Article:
Buying a home is a multi-step process. In addition to finding the right home and managing negotiations with the seller, there is also the financial process to navigate. Before you even make a bid on your house, you need a pre-approved mortgage ready to be finalized as soon as negotiations are through. Additionally, to get your mortgage approved, you may be asked to include something called PMI or private mortgage insurance.
Just what is PMI, and why does it add a monthly or initial cost to your mortgage? Here is a quick guide to answer all your essential questions about private mortgage insurance.
What is Private Mortgage Insurance?
Private Mortgage Insurance (PMI) insures your ability to pay a mortgage. It pays the bank should you default on your mortgage. PMI is often required when your mortgage down-payment is less than 20% of the home value. Because so many homeowners buy their first (and further) homes with less than 20% down payment, PMI has become a standard part of the mortgage process.
PMI protects the lender, not the homeowner. But it is paid as an insurance premium bill by the homeowner in order to protect a loan deemed higher risk - due to the low down payment.
What are the Different Kinds of PMI?
1. Buyer-Paid Mortgage Insurance (BPMI)
- With BPMI, you pay a monthly insurance premium along with your mortgage payment.
- BPMI payments may be wrapped directly into your mortgage for one slightly larger monthly payment.
2. Single-Premium Mortgage Insurance (SPMI)
- In SPMI, you pay one lump premium at the beginning of the mortgage.
- Considered a closing cost for the house and mortgage.
- SPMI payments are non-refundable if you refinance later for a better rate.
3. Split-Premium Mortgage Insurance
- Lump premium sum at closing & monthly premiums alongside mortgage payments.
- Lump sum is non-refundable but monthly premiums change with refinance.
- Good option for those with a high debt-to-income ratio.
4. Federal Home Loan Mortgage Protection (MIP)
- Only available for FHA home loans.
- Required at downpayments of 10% or less instead of 20%.
- Lifted after 11 years minimum or with refinancing.
- Typically split-premium payments.
5. Lender-Paid Mortgage Insurance
- While the lender pays for this type of insurance, the borrower ends up paying the cost via higher interest rates over the course of the loan.
- Ability to reduce monthly payment by refinancing, but otherwise the interest rate will not shrink after reaching 20% equity.
Why Do You Need Private Mortgage Insurance?
Private mortgage insurance protects lenders from potentially high-risk home loans. This allows the overall system to help more buyers successfully purchase houses without impacting the lending institute's ability to offer loans. Most people who buy houses manage their loans responsibly, keeping up with payments and refinancing as needed. But because the smaller number of people who default could realistically cost the lenders hundreds of thousands of dollars for each defaulted mortgage, it's important for potentially risky loans to be insured.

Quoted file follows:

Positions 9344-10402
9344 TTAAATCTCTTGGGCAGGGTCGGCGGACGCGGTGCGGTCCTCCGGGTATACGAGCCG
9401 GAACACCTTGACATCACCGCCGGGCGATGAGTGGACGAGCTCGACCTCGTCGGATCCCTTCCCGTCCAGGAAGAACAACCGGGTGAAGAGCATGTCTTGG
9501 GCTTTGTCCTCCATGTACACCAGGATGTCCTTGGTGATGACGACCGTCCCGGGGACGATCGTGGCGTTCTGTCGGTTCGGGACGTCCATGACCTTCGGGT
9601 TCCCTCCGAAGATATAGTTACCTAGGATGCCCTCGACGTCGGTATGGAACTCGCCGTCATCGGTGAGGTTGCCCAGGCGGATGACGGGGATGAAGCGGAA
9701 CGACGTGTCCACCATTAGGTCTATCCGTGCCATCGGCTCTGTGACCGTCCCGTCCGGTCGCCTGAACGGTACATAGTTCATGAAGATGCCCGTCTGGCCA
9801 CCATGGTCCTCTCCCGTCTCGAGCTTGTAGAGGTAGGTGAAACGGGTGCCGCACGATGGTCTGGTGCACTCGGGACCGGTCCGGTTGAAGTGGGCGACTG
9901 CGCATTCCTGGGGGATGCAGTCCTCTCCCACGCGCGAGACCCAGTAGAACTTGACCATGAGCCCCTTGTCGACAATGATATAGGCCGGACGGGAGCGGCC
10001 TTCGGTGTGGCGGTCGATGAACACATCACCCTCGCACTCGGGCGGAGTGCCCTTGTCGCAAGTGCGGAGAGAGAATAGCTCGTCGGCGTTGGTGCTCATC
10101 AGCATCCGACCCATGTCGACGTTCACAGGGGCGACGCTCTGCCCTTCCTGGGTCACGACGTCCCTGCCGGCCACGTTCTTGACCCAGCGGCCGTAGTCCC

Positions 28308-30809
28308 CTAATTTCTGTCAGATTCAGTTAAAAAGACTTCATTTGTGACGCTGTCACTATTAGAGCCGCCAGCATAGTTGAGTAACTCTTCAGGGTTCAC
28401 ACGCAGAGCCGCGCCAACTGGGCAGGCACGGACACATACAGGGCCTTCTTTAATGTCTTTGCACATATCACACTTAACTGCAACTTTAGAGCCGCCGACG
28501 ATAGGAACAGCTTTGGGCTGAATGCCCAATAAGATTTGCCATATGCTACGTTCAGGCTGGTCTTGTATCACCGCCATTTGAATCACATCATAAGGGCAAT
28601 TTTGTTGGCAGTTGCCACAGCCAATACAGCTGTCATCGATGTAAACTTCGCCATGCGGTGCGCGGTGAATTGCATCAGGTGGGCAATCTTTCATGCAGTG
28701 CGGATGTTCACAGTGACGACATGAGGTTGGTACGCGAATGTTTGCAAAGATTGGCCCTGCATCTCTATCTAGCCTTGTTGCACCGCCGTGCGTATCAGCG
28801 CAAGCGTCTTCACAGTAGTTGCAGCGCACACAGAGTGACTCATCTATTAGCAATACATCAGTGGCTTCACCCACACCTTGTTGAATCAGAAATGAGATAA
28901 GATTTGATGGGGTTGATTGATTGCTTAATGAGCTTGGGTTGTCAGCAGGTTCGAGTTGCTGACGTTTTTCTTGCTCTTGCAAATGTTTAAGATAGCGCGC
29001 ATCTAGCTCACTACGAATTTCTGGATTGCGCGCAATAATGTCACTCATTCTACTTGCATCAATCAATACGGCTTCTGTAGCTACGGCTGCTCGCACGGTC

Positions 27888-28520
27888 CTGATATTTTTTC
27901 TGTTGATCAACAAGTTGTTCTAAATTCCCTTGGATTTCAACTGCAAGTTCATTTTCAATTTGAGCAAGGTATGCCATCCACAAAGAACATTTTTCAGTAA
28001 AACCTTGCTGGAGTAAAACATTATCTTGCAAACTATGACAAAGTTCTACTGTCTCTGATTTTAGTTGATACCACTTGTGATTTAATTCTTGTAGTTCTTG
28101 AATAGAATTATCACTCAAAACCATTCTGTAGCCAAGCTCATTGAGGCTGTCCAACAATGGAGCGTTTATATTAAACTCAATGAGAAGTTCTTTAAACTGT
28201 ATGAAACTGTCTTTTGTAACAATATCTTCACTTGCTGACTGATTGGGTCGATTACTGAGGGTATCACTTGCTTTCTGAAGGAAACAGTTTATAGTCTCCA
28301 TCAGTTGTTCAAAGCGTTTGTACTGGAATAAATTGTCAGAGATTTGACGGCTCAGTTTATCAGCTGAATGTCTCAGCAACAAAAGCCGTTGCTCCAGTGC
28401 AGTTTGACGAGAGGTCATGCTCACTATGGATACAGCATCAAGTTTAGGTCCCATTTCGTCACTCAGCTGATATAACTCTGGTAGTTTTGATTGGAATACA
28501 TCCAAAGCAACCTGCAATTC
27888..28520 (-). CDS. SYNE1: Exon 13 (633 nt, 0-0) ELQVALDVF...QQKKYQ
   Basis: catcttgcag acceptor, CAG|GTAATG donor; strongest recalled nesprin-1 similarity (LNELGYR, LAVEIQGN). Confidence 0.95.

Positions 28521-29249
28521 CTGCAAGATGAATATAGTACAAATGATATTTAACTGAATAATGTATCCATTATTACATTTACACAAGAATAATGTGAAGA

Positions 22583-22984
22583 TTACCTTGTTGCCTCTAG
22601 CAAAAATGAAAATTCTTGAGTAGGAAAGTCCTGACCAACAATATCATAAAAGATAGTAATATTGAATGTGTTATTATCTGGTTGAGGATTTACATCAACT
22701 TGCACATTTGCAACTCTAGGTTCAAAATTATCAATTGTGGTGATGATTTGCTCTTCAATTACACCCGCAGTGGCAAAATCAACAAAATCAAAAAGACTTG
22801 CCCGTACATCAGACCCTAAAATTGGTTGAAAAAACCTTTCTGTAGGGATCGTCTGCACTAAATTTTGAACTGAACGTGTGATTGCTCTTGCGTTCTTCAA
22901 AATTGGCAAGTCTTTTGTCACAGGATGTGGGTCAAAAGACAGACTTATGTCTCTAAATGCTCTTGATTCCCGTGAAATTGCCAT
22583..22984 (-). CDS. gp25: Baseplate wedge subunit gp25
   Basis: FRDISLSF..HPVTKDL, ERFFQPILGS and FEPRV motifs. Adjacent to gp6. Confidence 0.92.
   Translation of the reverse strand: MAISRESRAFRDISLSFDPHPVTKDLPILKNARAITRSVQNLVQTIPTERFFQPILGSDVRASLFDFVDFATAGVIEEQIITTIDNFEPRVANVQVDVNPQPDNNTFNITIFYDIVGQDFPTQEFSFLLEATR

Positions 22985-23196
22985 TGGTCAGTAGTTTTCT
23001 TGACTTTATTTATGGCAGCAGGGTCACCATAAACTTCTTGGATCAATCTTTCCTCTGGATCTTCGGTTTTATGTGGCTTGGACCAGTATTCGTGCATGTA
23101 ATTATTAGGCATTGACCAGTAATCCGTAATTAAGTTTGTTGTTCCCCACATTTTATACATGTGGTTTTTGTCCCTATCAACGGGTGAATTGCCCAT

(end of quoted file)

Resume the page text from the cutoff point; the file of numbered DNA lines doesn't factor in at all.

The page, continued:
You take out mortgage insurance so that the bank can, by the numbers, afford to offer loans to families with less than 20% of the home's value to put down on the loan. Because the fact of the matter is that good lenders want you to succeed at paying your mortgage, and to foreclose as little as possible.
When Do You Need Private Mortgage Insurance?
PMI is needed when home buyers put down less than 20% on a mortgage loan. Because the bank is paying the sellers the full amount for the house, your down payment is paying a portion of that total cost back to the bank initially. The less a buyer puts into the down payment, the more a lender has to lose. This is why PMI is required when buyers can put down less than 1/5 of the home's value at the time that the bank makes their payment to the seller.
Can You Get Rid of PMI on Your Loan?
The good news is that you do not have to pay PMI forever. In fact, according to the federal Homeowner's Protection Act, lenders must cancel your PMI policy and payments after you have reached 22% equity on the home. You can apply with your loan officer to have PMI removed after you have reached 20% equity.
Homeowners may also be able to get rid of PMI before reaching 22% equity with their current loan by refinancing. With historically low interest rates and more equity to put on the house, you can likely get better terms for a refinanced loan today if you are still paying PMI on your current home loan. Talking to a loan officer can help you get an idea of what refinancing options are available and if refinancing or a PMI removal application is the right choice for your mortgage.